The Pamplin College of Business is in the midst of a transformation. Going beyond education, Pamplin is paving the way to a research-based experience. Classes are only one side of the experience. In addition to teaching rigorous courses, Pamplin professors pursue comprehensive research-based answers to the most important questions in the business world.

“From a research perspective, Pamplin has been changing and evolving to become more research-focused,” said Dr. Sarah Stein, a Pamplin professor joining the college during an exciting period of change.

Seeking change from her career at Deloitte as an audit manager, Dr. Sarah Stein obtained her Ph.D. in accounting from the University of Missouri and joined Pamplin in August of 2013. As an Assistant Professor within the Department of Accounting and Information Systems, Dr. Stein teaches the undergraduate audit courses. Her move to Blacksburg has allowed her to “make a difference” in the lives of her students, while also enjoying the community and beautiful surroundings with her family. Dr. Stein said, “Blacksburg is an amazing place to live.”

During her time at Virginia Tech, Dr. Stein has also joined teams of researchers to examine interesting questions on a variety of auditing topics. Always trying to find the “why” and “how” behind the data, Dr. Stein’s forthcoming article in The Accounting Review seeks to understand how small accounting firms leverage their membership in accounting associations or networks.

“What we’re really getting at is the set of small firms outside the Big Four…the next group. These smaller firms are not located across the entire U.S.—they’re just not as big. They instead join together in associations to share their resources so that they can act like one of the bigger firms,” said Dr. Stein.

This study, titled A Field Study on Small Accounting Firm Membership in Associations and Networks: Implications for Audit Quality, used semi-structured interviews and other evidence from the field to examine the research question. “With a field study, you can get into the nitty gritty with a lot of rich detail,” said Dr. Stein. “We use the field study to get them to tell us, how are you benefiting from these memberships? Does membership in these associations affect the firm’s audit quality?” Dr. Stein’s research revealed that these smaller firms gain expertise and access to manpower, share firm management best practices, and also enhance their market legitimacy from their membership in these associations.

Yet, the research results have already produced new questions. Specifically, Dr. Stein and her coauthors noticed the paradoxical balance between competition and collaboration among the smaller firms in these associations and networks. “What we’re going with the second paper, is the biggest concern… these are legally separate firms that have their own clients and try to recruit their own people,” said Dr. Stein. “They’re competing with each other, but also collaborating with each other. How do they manage these tensions?”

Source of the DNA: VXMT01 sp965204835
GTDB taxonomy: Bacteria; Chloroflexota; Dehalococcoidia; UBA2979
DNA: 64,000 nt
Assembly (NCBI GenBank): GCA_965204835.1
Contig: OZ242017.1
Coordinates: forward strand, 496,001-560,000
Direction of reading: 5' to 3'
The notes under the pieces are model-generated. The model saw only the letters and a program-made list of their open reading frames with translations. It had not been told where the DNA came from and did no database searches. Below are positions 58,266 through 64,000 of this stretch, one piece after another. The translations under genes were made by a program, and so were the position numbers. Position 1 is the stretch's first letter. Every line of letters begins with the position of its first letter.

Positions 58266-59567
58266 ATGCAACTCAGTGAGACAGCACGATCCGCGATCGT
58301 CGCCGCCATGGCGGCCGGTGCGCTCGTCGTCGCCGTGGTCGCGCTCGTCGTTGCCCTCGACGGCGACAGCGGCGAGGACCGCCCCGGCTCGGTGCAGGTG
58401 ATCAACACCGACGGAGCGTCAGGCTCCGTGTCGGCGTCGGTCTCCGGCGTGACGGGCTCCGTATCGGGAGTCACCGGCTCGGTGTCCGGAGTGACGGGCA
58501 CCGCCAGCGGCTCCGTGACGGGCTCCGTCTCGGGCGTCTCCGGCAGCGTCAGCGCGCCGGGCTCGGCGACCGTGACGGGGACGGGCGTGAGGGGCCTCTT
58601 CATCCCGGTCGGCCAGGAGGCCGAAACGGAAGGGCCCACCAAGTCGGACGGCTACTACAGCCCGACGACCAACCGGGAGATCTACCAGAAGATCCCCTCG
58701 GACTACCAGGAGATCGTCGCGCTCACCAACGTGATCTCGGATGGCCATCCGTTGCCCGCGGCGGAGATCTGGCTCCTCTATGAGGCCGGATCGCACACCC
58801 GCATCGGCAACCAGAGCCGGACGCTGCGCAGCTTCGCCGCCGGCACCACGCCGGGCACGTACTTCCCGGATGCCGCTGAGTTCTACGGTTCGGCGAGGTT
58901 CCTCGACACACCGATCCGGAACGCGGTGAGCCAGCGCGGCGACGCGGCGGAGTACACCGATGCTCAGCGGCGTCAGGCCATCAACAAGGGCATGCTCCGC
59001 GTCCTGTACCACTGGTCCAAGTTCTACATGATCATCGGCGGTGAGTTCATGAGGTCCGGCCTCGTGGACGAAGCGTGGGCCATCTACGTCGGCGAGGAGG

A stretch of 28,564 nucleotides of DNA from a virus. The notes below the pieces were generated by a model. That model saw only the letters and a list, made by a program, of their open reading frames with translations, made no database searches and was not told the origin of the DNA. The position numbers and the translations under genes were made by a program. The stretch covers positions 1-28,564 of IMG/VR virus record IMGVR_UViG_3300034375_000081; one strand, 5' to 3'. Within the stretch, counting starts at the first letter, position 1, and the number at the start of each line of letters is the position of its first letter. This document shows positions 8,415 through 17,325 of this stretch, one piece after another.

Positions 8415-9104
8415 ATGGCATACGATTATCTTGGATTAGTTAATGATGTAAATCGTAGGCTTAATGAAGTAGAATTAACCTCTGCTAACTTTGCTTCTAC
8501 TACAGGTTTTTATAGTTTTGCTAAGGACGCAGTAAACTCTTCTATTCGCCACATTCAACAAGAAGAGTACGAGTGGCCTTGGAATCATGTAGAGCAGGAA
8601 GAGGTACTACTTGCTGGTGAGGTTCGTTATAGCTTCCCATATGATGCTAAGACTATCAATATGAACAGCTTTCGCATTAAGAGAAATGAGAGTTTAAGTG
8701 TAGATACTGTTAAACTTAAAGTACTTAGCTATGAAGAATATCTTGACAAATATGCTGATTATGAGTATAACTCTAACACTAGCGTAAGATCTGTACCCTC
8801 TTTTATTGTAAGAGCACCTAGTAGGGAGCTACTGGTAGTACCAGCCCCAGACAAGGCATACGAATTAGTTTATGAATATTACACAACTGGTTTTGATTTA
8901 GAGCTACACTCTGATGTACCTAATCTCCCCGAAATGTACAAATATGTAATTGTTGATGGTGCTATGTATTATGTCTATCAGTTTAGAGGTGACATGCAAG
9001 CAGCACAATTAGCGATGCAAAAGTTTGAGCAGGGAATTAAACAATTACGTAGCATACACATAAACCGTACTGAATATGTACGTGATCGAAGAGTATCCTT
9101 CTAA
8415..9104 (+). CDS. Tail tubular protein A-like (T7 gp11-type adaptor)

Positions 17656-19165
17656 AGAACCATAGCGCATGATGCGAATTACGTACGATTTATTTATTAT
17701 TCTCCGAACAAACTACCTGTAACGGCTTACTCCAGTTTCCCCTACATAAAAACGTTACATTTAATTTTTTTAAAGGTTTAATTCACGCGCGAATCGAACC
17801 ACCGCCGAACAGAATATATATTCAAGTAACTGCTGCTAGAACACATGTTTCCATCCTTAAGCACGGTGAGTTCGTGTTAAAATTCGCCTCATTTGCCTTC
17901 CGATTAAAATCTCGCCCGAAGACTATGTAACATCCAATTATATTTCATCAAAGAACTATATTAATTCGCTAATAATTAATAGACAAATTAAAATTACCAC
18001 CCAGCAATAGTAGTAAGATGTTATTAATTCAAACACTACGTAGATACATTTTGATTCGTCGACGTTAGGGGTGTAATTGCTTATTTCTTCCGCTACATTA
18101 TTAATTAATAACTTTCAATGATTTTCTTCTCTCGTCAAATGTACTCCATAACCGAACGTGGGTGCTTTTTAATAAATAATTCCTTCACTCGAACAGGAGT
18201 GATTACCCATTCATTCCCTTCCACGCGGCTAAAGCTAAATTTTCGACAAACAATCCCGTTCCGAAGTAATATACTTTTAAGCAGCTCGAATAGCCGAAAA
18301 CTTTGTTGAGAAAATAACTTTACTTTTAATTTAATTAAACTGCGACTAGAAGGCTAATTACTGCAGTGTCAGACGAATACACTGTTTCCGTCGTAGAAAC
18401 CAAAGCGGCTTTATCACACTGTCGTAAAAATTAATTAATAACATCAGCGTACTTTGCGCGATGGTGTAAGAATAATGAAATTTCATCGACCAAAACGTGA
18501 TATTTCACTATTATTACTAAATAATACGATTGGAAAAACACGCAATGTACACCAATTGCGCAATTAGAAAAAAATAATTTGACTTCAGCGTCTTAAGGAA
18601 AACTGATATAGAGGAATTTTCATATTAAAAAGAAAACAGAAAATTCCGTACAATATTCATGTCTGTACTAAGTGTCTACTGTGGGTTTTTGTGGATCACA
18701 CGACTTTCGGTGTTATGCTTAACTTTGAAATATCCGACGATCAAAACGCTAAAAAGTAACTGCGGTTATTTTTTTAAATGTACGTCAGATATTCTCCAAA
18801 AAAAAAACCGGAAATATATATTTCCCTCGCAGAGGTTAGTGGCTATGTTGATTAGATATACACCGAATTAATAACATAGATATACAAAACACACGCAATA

Besides these studies, Dr. Stein highlighted another current research project titled What's in a Name? Initial Evidence of U.S. Audit Partner Identification Using Difference-In-Differences Analyses. This study examines the implications of a new rule enacted by the Public Company Accounting Oversight Board (PCAOB) that requires public disclosure of engagement partner names for all audits of publicly traded companies. This new rule went into effect during 2017.

“The PCAOB has long said, the partner is going to have more accountability if we make them officially sign their name on the opinion and take responsibility for the audit,” said Dr. Stein. “There’s research on accountability that suggests if you sign your name to something, you’re much more likely to do a good job and avoid negative outcomes.”

However, the final PCAOB rule did not require audit partner signatures in the audit opinion but instead requires disclosure in a separate form filed with the PCAOB (“Form AP”). Answering the question of whether these new requirements for partners to be identified affects audit quality or cost, her research revealed only slight changes.

“Our results actually indicate that there is no change in audit quality as a result of the disclosure, but we do see some evidence of an increase in fees,” said Dr. Stein. “We also see evidence that conservatism is increasing.”    

It’s more than just a paper, as Dr. Stein stated that “it has policy implications.” She will be presenting this research to staff and economists at the Securities and Exchange Commission on April 2.

As Pamplin pushes onward, Dr. Stein’s efforts help the momentum continue. Dr. Stein said she enjoys being a part of the change, and wants Pamplin to continue to reinvent our business perspectives.